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Alfred Rehder

Rehder, Alfred, 1863-1949

Gardener and scientist Alfred Rehder immigrated from Germany to the United States in 1898 to study American trees and shrubs at the Arnold Arboretum for the summer. He intended to return to Germany in the autumn, but by chance he stayed. One year later, Charles Sprague Sargent, director of the Arboretum, hired Rehder for the task of compiling a bibliography about woody plants up to the year 1900. Rehder accepted the massive assignment, which eventually grew to a five-volume, 3,789-page work known as the Bradley Bibliography. To be sure his list was exhaustive, Rehder consulted every botanical library collection in the eastern United States and traveled twice to Europe to visit libraries there. Rehder himself physically examined all but five percent of the more than 100,000 entries in the bibliography.

In 1918, Rehder was promoted to the position of curator of the herbarium at the Arnold Arboretum. During his career there, he established the Journal of the Arnold Arboretum and served as its editor for twenty-two years. He also wrote for the journal, contributing over a hundred pieces for publication. Among his other accomplishments, Rehder established the first system of isothermic zones for the United States that demonstrated how the severity of winters correlated to the hardiness of plants. He also edited and authored a number of other publications including the Manual of Cultivated Trees and Shrubs (1934) and a Bibliography of Cultivated Trees and Shrubs (1946). Rehder officially retired in 1940 at the age of 77 but continued to work until his death in July, 1949.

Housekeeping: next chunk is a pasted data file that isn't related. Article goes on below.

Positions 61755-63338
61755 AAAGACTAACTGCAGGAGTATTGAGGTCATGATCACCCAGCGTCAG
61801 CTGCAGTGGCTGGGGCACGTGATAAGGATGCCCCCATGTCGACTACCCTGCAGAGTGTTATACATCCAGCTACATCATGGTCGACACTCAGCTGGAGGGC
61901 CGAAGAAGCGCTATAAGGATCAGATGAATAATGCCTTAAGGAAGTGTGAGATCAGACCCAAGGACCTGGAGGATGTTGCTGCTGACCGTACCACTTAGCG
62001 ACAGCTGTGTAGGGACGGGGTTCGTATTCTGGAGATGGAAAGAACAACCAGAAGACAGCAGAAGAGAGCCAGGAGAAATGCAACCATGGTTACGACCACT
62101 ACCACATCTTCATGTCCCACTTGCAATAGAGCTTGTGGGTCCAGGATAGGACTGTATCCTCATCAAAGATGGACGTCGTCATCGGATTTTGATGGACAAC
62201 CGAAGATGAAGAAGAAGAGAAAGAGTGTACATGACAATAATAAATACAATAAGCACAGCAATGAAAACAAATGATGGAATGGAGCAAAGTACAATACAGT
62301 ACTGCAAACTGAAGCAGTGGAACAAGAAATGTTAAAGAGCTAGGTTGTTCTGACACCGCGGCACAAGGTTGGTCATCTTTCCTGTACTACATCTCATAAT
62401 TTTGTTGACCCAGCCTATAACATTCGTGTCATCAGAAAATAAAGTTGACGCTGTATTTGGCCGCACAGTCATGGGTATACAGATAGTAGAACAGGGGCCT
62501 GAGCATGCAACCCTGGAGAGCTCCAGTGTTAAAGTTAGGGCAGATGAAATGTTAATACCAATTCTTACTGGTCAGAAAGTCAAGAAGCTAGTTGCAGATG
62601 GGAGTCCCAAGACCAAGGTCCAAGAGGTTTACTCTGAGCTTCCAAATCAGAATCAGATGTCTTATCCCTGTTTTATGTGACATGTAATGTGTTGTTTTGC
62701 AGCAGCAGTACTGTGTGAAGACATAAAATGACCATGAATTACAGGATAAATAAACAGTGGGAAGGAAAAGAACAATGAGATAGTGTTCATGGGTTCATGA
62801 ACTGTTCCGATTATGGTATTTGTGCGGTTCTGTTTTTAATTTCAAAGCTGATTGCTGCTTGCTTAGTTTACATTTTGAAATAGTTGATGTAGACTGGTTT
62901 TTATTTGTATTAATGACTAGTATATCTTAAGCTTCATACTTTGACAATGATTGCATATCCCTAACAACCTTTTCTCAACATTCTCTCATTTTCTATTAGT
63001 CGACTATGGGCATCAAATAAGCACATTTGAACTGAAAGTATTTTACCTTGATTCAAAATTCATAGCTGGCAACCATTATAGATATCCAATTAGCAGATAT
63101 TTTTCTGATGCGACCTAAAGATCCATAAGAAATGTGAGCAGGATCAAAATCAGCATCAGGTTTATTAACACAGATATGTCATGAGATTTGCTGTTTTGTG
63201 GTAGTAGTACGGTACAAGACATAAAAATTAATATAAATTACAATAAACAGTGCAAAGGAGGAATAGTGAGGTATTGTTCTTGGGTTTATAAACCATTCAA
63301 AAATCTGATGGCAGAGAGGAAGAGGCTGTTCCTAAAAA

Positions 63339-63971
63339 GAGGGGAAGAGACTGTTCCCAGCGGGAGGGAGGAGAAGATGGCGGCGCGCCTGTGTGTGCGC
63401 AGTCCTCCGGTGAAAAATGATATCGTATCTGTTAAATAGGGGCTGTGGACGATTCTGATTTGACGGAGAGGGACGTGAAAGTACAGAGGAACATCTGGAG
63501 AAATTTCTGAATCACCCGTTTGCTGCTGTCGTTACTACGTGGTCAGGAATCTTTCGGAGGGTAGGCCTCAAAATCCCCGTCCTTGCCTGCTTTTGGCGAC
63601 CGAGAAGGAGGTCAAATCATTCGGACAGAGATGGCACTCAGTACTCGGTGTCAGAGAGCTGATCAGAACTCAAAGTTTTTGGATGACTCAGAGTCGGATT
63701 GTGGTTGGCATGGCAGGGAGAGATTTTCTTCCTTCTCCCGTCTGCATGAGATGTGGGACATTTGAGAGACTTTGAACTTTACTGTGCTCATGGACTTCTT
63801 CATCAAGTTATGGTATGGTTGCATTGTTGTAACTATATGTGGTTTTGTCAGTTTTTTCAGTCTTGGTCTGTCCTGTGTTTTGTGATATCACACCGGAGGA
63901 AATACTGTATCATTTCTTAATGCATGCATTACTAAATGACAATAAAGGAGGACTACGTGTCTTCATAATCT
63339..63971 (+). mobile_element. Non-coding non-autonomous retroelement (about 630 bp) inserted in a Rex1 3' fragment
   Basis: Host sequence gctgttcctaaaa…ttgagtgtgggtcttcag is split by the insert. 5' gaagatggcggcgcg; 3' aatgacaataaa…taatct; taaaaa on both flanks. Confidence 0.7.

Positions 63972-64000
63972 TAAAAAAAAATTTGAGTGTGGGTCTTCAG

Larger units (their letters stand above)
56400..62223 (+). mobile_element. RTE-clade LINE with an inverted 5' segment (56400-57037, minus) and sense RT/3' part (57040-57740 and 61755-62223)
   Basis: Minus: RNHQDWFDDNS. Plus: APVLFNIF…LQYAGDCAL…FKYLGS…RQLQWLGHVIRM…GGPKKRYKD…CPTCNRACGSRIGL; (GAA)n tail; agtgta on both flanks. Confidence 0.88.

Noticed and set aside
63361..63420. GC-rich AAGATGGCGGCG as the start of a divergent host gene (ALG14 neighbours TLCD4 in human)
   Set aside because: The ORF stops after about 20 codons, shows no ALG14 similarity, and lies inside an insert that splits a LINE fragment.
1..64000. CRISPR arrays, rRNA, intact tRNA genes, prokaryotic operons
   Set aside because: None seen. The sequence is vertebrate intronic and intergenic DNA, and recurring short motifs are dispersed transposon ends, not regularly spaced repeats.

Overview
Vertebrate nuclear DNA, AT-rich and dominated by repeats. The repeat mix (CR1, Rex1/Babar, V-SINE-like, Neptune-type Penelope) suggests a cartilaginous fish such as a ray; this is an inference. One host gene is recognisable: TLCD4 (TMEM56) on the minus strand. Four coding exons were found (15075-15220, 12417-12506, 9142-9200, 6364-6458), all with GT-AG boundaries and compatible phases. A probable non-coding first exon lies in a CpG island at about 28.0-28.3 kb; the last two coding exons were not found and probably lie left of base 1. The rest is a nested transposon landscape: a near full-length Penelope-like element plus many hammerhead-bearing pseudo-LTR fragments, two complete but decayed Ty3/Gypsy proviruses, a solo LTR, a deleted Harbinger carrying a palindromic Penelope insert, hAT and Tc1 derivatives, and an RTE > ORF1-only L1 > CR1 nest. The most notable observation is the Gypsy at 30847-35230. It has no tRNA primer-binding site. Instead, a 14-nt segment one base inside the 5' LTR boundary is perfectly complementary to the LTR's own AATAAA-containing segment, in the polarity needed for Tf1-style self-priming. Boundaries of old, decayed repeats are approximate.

“Alfred Rehder (1863-1949) papers, 1898-1940.” 2012. Finding aid at the Archives of the Arnold Arboretum of Harvard University. Accessed August 1, 2014.

Pearson, Lisa. “Alfred Rehder, the Bradley Bibliography and BHL, oh my!” The Arnold Arboretum. Last modified September 30, 2013.

“Professor Alfred Rehder’s Retirement.” Arnold Arboretum Bulletin of Popular Information 11 (October 25, 1940): 57-58.